Challenging The Union Vote

Object Number: 
Painted plaster
Overall: 21 1/2 x 13 x 10 1/4 in. ( 54.6 x 33 x 26 cm )
signed: center base: "JOHN ROGERS/NEW YORK" inscribed: front of base: "CHALLENGING THE UNION VOTE" inscribed: back of base: "PATENTED Sept..1869" inscribed: proper left side top of base: "THE RIGHT TO PHOTOGRAPH THIS GROUP/IS NOT SOLD WITH IT"
Genre figure: A light tan painted plaster vase featuring a voting scene taking place in the old South. A Unionist has come to the polls with his granddaughter to register his vote in the ballot box, but the registrar, an ex-Confederate who is opposed to his views, pushes his hand aside while he examines the registry to find his name and perhaps an opportunity to disqualify him. Patent # 3364: February 9, 1869
Gallery Label: 
In this coda to his highly praised Civil War sculptures, Rogers took on a subject that, perhaps unintentionally, alluded to Reconstruction and the difficulties the nation experienced healing the deep rifts of the war. An older man, a Unionist, has come with his granddaughter to cast his vote, but his hand is pushed away from the ballot box by the ex-Confederate election official who is carefully checking his records to see if he can find a way to disqualify the man's vote. Below his desk a revolver lies with casual menace in his hat, ready for use. Rogers intended the group to depict an antebellum incident. The sales catalogue plainly stated: "This represents a voting scene at the South before the war [emphasis added]. An old Unionist has come with his granddaughter, and is about to deposit his vote in the ballot-box; but the Registrar, who is opposed to him in politics, pushes his hand one side [sic], while he examines the Registry to find his name." However, the subject would not have appeared retrospective to his audience, since it paralleled current political strife in the South and dark events surrounding the recent presidential election. David Wallace, Rogers' biographer, has suggested that the artist may have intended to issue the group in time for the 1868 presidential election, but instead it was released in early 1869. Civil War General Ulysses S. Grant ran on the Republican ticket under the slogan, "Let us have peace." In the wake of Vice President Andrew Johnson's impeachment, the Democratic nomination went to New York Governor Horatio Seymour and his running mate, Francis P. Blair, who ran on a platform of white supremacy and opposition to Reconstruction, which had severely limited Southern Democrats' political power. The Ku Klux Klan, founded in 1866, launched a campaign of murder and intimidation throughout the South against Republican leaders, both black and white, and made it virtually impossible for blacks to vote. In the face of unrest in the South, Americans indeed wanted peace; Grant won the election but by a much slimmer margin than was expected. The Springfield Republican considered Challenging the Union Vote a companion to Rogers' Taking the Oath and Drawing Rations of 1865 (1926.34, 1936.654), which showed a dignified Southern woman swearing her allegiance to the Union before a polite Northern soldier in exchange for food for her child. But where Taking the Oath offered a vision of national reconciliation based on mutual respect, Challenging the Union Vote seems to despair of the possibility. In this surprisingly pessimistic vision in Rogers' oeuvre there is no moral lesson, no call to action for the betterment of society, only the offended Unionist, the contemptuous ex-Confederate, the worried, vulnerable granddaughter, and the pistol symbolizing not only the potential for violence but the reign of terror that resulted in literally thousands of deaths related to the election. Though it is not initially apparent to twenty-first-century viewers, Challenging the Union Vote was probably interpreted as a grim commentary on post-Civil War America. It is not surprising that the sculpture appears to have sold poorly; surely in the wake of the 1868 election Americans hoped to put violence and strife behind them and, at the very least, would be unlikely to purchase a sculpture for their living rooms that served as a constant reminder. A sophisticated businessman, Rogers may well have known the risk that he took with such a controversial subject, but his impulse toward social commentary apparently trumped commercial concerns. Challenging the Union Vote is now relatively rare and exemplifies the wide range of subjects undertaken by an artist best known for his sunny depictions of American life.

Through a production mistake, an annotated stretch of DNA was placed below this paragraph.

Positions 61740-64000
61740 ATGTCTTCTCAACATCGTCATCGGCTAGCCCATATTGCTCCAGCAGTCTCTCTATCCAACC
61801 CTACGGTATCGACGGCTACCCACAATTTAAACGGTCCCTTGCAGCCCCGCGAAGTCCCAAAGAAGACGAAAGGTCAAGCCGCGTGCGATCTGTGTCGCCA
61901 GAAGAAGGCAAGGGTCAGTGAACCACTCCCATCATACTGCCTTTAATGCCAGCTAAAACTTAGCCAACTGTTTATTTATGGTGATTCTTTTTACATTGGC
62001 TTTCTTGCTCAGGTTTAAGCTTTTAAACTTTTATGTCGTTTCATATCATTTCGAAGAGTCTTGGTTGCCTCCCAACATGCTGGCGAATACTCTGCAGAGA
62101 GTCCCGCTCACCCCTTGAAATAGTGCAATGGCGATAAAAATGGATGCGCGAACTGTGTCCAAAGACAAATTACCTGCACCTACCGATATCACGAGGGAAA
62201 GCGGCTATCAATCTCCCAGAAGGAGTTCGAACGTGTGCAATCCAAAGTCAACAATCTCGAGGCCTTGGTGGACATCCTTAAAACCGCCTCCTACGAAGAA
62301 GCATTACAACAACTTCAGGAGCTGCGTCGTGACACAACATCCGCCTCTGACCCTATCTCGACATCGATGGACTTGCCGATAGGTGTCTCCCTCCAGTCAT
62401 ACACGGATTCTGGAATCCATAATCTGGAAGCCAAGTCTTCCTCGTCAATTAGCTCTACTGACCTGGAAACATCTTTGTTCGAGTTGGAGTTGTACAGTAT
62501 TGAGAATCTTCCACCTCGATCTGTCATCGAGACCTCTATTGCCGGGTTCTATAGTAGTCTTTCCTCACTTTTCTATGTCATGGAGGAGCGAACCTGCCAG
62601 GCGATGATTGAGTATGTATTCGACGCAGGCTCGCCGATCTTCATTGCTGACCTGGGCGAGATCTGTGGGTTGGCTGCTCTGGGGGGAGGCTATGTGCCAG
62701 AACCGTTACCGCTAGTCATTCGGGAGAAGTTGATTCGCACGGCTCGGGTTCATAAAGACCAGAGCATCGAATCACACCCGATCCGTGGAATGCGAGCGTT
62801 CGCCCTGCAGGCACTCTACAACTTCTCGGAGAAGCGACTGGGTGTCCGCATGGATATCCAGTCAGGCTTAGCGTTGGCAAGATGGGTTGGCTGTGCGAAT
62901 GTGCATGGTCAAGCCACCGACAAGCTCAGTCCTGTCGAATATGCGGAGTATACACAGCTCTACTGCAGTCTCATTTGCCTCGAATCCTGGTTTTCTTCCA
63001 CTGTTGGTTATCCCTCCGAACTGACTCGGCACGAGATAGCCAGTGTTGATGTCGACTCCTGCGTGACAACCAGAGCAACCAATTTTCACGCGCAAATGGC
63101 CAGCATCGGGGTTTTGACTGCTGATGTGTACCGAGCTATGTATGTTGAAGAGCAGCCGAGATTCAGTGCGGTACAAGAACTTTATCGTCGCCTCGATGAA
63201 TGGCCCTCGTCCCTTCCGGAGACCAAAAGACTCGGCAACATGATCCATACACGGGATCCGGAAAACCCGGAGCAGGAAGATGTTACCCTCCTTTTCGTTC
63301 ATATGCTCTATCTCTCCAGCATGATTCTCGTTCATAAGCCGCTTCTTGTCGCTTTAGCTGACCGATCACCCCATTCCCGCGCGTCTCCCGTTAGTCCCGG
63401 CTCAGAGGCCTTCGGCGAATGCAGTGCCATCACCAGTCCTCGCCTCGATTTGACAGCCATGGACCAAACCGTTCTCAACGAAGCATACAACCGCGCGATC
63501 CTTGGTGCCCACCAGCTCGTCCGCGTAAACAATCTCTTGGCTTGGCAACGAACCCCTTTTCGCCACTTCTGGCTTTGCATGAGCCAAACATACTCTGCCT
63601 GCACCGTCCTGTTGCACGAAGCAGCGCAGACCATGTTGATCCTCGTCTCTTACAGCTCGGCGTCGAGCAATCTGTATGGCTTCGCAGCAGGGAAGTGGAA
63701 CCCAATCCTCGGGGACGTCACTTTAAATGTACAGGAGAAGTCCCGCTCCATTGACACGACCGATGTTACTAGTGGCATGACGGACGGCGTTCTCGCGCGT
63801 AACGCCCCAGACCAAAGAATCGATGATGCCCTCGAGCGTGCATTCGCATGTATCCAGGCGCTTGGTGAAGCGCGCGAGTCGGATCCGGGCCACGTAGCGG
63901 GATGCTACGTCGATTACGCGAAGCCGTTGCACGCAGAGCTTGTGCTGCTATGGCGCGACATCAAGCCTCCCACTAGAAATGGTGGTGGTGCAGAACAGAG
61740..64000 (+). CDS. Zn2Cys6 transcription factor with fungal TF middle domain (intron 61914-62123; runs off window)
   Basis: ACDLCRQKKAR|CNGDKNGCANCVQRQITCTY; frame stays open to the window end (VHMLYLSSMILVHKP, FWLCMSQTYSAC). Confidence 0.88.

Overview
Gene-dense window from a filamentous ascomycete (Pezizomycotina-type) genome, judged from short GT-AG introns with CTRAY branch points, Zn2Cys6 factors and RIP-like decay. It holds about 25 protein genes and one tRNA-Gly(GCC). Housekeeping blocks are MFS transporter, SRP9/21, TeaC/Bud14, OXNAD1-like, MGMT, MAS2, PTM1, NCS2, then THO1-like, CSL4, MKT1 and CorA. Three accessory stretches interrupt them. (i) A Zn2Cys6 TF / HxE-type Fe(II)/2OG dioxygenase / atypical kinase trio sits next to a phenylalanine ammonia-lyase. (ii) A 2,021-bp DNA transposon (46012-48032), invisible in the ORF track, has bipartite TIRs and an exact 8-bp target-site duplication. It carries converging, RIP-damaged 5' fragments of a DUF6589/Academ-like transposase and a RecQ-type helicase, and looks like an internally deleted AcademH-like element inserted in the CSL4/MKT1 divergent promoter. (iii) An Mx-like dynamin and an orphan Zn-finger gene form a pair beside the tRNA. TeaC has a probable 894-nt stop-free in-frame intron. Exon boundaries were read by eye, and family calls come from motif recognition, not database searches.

Articles, Scrapbooks of miscellaneous clippings, etc. about John Rogers, Vols. 3, 4, New York Historical Society. The New York Evening Mail, December 18, 1869, p. 2. Barck, Dorothy, "Rogers Group in the Museum of the New-York Historical Society," New-York Historical Society Quarterly, Vol. XVI, No. 3, October, 1932, p. 74. Smith, Mrs. and Mrs. Chetwood, Rogers Groups: Thought and Wrought by John Rogers, Boston: Charles E. Goodspeed & Co., 1934, pp.74-5. Wallace, David H., John Rogers, The People's Sculptor, Middleton, CT: Wesleyan University Press, 1967, pp. 221, 295, 297, 304. Holzer, Harold, and Farber, Joseph, "The Sculpture of John Rogers," Antiques Magazine, April 1970, pp. 756-768. Bleier, Paul and Meta, John Rogers Statuary, Atglen, PA: Schiffer Publishing Ltd., 2001, pp. 114-5.
Credit Line: 
Gift of Mr. Samuel V. Hoffman
Due to ongoing research, information about this object is subject to change.
Creative: Tronvig Group